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Table 2 Study aims, interventions, simulation characteristics, outcomes, and main results

From: Simulation-based team training in time-critical clinical presentations in emergency medicine and critical care: a review of the literature

Study Aim Intervention Control group In situ/ex situ Fidelity level (low vs high level mannequin) Re-test (skill retention) Outcomes measure Main results
Bond et al. [22] To share the development of a telehealth solution for shared awareness between the in situ simulation professionals and the ED bedside team caring for the in situ simulated patient, and the eICU nurses participating via telehealth. 3/4 days workshop with in situ simulation.
Site A: 3 sim days
Site B: 4 sim days
No In situ Patient played by an actor and vital signs generated by Laerdal SimMan. No Pre-post self-confidence in using telehealth.
Pre-post self-confidence in managing ED patients with sepsis.
Telehealth was feasible with the equipment of choice.
Pre-post self-confidence in using telehealth increased from a mean ± SD of 5.3 ± 2.9 to 8.9 ± 1.1 (Δ3.5, p < 0.05). Self-confidence in managing ED patients with sepsis increased from a mean ± SD of 7.1 ± 2.5 to 8.9 ± 1.1 (Δ 1.8, p < 0.05).
Brewster et al. [23] To show a new inter-professional team-based simulation, ALS training package would improve critical care staff performance, understanding, and satisfaction with ALS training A 4-h workshop No NR Resusci Anne®Simulator Questionnaire 4 months after workshop attendance. Changes in questionnaire scores pre-course, immediately after, and 4 months after simulation training. Overall ICU nursing attendance increased from 54 to 71%.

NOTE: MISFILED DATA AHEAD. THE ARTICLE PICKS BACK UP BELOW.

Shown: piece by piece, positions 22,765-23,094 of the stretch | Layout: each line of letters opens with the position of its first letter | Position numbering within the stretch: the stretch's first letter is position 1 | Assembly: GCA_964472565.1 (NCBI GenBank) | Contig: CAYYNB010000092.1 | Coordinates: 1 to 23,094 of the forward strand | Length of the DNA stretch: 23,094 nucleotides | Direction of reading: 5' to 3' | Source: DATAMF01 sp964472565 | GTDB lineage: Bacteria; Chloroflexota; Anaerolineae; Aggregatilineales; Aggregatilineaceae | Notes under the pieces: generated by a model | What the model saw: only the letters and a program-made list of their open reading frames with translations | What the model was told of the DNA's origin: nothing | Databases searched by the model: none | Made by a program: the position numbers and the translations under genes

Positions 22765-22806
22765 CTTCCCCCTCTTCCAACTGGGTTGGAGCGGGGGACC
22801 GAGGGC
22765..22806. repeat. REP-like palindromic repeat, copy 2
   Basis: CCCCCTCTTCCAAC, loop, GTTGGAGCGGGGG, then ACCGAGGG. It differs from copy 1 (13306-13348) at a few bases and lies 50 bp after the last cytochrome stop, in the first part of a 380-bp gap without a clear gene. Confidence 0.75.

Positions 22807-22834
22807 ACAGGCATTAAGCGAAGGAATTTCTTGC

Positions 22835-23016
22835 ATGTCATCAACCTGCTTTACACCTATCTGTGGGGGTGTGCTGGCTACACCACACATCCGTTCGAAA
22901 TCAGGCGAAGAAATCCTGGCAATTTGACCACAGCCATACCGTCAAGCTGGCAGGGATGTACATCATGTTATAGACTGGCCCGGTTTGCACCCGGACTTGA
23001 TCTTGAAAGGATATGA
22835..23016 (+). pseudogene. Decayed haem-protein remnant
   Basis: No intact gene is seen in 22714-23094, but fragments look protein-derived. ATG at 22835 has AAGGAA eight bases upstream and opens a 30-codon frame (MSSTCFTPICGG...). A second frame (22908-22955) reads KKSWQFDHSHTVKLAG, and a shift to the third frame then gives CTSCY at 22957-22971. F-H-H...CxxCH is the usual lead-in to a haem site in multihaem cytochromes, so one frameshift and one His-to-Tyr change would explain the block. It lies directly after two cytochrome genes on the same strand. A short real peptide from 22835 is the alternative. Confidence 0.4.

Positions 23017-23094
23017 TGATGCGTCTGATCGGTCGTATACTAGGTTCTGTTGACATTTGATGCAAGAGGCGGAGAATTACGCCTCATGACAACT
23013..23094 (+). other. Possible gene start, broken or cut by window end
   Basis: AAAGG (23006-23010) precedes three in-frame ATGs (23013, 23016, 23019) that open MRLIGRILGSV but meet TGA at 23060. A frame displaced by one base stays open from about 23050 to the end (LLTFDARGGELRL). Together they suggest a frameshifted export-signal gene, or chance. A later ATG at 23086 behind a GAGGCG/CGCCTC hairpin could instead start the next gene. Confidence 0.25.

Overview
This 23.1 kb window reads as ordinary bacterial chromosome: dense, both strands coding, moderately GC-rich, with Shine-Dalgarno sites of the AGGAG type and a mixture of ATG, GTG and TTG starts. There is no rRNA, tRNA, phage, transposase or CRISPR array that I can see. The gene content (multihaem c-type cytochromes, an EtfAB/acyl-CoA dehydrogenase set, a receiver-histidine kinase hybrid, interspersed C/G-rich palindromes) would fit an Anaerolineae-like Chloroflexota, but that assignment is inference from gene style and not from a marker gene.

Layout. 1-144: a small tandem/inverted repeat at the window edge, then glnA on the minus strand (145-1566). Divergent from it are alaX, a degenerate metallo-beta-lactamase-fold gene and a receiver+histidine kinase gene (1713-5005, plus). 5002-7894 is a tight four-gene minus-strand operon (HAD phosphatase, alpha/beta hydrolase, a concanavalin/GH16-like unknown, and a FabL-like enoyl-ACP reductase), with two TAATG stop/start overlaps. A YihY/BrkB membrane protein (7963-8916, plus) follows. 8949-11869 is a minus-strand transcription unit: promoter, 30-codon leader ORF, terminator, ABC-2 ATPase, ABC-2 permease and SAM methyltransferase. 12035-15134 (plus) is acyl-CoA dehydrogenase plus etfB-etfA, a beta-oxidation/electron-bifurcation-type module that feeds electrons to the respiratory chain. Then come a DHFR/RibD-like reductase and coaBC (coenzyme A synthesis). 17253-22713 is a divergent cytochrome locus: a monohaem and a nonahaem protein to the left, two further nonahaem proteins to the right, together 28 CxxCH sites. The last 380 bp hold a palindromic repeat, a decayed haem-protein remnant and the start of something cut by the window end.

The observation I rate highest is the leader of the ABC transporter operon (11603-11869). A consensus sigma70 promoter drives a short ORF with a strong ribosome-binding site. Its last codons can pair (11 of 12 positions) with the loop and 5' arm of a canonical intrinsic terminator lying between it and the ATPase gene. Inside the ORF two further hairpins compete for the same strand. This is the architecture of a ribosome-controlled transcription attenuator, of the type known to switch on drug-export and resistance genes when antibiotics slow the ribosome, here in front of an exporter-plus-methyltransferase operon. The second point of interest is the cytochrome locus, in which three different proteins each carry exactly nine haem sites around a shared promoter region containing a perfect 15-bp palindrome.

Nurses gave higher scores for all criteria when assessing the new ALS training program compared to the previous program.
No significant improvement in perceptions of team performance.
Chan et al. [24] To evaluate the attitude of participants and their change in knowledge on clinical performance after attending a new training workshop. 2-day workshop (eight 1-h scenarios) No Ex situ NR No Knowledge multiple-choice questionnaire. Improved knowledge of clinical performance and training was well received.
Couto et al. [25] To detect LST in a training program, which combined in situ simulation scenarios with just-in-time and just-in-place self-directed task training in an ED. 4 simulation weeks with in situ simulation in a year, 14–15 scenarios per simulation week; 10 min scenario, 10 min debriefing. No In situ High-fidelity mannequin (SimMan 3G, SimBaby or SimNewB, Laerdal) No LST detected during debriefing. The training allowed a high rate of detecting LST regardless of theme. Equipment-related LST were more frequently found.
Dagnone et al. [26] To share the development and evaluation of a simulation-based competition. 3-day simulation-based competition, 3–4 scenarios per team. No Ex situ Trained standardized actors No Characteristic of participants, their attitudes toward simulation, and their evaluation of the competition. Participants were extremely satisfied with the event and expressed a strong desire to expand interdisciplinary team training in resuscitation.
Hicks et al. [27] To evaluate the feasibility of a simulation-based CRM curriculum for EM residents and identify shifts in team-based behaviors and attitudes. Precourse learning and 1-day course using simulated resuscitation scenarios paired with focused debriefing sessions. Four scenarios in total. No Ex situ Two high-fidelity scenarios and two low-fidelity scenarios No Pre/post scenarios were scored using Ottawa CRM GRS. Pre-post survey on human factor attitude. Quality, relevance, and potential impact of training were highly positive.
Improvement in Ottawa GRS, but not statistically significant from pre- to post-course.